2.4 Intervention Costs and Adverse Effects

We applied micro-costing methods similar to those used in other HIV prevention studies (Ruger et al., 2010) to project the cost of each HIV testing strategy delivered in the trial (Table 1, Supplemental Tables 1–31). Micro-costing is a technique in which all of the inputs consumed in a health care intervention are identified and quantified in detail, and then these resources are converted into value terms to produce a cost estimate (Gold et al., 1996). Substance abuse treatment program and off-site testing program costs are classified as variable (counselor labor, test and materials, overhead associated with counselor time) or time-dependent (running HIV test controls, supervision and quality control, and associated overhead). Patient costs include counseling, testing, and waiting time on-site, as well as testing time and travel time and costs for off-site and confirmatory testing. All costs are reported in 2009 US dollars, and all research-related and start-up costs were excluded from the analysis (Gold et al., 1996).

Individuals experiencing a false-reactive test (0.5% based on the clinical trial) were also assigned the cost of confirmatory testing and a quality-of-life decrement of 0.32 for 7 days (Coco, 2005). These were the only quality-of-life weights assigned to HIV-uninfected individuals, since no other quality-of-life differences between interventions would be expected for these individuals based on the adverse events reported in the trial (Metsch et al., 2012).

2.5 Sensitivity Analyses

In sensitivity analyses, we varied the prevalence of undiagnosed HIV infection from 0.1% to 1.0%, the CD4 count at the time of the intervention from 200 cells/μl to 700 cells/μl, and the probability of accepting an offer of on-site HIV testing. We varied testing intervention costs by excluding patient costs and by including only variable costs. We also varied model inputs for calculating HIV test frequency, HIV test sensitivity and specificity, CD4 count standard deviation and HIV RNA at diagnosis for HIV-infected individuals, and ART efficacy and cost based on data reported in the literature or clinical judgment (Table 1).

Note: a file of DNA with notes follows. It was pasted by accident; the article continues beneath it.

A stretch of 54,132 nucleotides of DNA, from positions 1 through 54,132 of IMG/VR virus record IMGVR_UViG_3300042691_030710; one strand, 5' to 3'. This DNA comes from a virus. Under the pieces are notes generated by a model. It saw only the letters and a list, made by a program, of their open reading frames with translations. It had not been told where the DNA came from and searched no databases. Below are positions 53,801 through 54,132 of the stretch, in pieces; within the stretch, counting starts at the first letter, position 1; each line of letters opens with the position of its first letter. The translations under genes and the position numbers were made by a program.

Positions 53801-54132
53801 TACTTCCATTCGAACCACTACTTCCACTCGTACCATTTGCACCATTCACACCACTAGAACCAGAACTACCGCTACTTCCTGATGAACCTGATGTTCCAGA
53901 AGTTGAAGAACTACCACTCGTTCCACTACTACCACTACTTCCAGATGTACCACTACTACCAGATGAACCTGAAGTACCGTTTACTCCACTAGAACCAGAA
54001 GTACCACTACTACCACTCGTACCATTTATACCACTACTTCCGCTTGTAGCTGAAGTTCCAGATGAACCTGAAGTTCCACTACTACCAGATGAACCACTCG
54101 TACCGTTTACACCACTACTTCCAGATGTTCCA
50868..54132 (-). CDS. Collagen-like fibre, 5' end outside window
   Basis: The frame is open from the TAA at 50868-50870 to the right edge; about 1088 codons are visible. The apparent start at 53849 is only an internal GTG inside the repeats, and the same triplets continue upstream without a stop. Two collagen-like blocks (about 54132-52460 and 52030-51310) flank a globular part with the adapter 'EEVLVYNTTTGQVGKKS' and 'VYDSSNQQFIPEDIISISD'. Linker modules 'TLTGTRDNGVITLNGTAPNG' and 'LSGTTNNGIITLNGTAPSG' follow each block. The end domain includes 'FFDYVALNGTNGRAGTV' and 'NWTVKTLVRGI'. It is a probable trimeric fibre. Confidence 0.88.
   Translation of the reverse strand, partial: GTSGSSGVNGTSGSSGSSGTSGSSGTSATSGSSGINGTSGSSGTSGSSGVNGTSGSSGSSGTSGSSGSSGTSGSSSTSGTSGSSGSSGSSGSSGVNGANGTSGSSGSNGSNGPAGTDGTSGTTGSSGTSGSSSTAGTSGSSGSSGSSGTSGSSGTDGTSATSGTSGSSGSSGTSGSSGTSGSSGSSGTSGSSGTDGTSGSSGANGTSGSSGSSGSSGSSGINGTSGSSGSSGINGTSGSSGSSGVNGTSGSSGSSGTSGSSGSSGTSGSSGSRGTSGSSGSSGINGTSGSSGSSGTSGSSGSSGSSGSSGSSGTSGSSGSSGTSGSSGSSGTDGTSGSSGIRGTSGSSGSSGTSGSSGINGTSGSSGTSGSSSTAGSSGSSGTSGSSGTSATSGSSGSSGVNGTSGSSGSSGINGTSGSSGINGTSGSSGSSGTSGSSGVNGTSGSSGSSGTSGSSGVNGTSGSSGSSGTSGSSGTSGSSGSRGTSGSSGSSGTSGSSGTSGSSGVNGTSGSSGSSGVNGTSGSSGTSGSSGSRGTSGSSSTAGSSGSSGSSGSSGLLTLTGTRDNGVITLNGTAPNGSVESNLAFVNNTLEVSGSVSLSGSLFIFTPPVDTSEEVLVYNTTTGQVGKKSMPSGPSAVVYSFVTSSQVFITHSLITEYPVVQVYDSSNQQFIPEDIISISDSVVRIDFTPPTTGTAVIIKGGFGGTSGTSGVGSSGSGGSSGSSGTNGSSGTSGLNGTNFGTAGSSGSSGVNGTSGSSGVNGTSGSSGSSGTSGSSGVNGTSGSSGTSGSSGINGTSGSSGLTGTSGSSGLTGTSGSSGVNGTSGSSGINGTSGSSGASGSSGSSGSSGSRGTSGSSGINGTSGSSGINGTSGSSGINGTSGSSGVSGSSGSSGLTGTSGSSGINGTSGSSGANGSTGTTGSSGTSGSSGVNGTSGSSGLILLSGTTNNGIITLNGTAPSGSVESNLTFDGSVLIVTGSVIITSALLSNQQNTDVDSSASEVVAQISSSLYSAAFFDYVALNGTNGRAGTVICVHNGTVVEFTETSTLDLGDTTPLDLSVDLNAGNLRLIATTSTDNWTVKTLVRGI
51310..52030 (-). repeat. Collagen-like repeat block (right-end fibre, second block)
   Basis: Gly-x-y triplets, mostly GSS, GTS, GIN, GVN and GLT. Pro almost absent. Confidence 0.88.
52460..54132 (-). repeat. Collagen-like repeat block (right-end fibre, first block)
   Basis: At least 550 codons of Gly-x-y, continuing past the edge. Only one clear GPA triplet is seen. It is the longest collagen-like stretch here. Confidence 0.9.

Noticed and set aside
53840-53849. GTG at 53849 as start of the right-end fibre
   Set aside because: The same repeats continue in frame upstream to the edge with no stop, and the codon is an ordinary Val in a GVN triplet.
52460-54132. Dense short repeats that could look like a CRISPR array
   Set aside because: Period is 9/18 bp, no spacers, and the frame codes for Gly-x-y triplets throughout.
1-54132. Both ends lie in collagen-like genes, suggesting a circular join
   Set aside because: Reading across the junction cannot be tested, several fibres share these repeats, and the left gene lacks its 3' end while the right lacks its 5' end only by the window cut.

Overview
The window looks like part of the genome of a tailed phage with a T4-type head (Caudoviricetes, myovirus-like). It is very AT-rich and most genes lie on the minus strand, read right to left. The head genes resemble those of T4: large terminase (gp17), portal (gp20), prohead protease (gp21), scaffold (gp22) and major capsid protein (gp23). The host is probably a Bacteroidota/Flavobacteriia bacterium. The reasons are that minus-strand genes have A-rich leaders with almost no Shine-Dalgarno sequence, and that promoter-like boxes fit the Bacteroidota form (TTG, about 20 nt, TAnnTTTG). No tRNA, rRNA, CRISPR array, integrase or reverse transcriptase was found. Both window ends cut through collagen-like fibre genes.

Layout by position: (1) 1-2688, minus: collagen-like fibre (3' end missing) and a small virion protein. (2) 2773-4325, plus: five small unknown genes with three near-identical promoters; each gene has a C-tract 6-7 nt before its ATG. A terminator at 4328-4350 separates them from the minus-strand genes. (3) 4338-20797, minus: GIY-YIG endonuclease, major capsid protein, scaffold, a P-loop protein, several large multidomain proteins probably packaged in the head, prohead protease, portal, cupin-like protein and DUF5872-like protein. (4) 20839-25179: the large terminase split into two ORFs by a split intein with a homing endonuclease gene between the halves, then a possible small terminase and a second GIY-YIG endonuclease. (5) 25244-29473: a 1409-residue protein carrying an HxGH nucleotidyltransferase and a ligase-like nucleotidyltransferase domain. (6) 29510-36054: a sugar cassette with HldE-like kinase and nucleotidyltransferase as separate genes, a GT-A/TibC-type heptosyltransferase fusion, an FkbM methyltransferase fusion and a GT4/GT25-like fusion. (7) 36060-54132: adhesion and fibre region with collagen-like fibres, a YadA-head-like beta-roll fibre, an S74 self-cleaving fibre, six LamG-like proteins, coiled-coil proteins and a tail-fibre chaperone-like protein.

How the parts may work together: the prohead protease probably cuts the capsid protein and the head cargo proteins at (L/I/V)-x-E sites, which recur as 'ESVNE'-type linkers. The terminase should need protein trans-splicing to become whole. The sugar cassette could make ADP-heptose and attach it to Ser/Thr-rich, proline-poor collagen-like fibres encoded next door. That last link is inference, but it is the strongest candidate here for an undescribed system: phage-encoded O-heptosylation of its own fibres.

We considered scenarios that assumed HIV prevalence is higher among those who are tested and receive their results off site compared to those who are tested on-site, reflecting a potentially higher motivation to obtain results among individuals who correctly perceive themselves to be at higher risk of HIV infection. We also considered an implementation scenario where individuals who had received an HIV-negative test result from a test conducted in the last year were also eligible for the interventions; based on trial screening data this would increase the cohort population size by 47%. We conservatively assumed that none of these recently tested individuals would have become HIV-infected in the intervening period since their last test but that they would accept the HIV test offer at the same rates as the trial participants, thereby reducing the prevalence of undiagnosed HIV in the tested population.

Because there were no statistically significant differences in sexual risk behaviors among the three groups in the trial, all analyses assumed no impact of risk-reduction counseling on sexual risk behavior and sexual risk behavior was not a model input. We report the incremental cost of providing risk-reduction counseling, including provider and patient costs.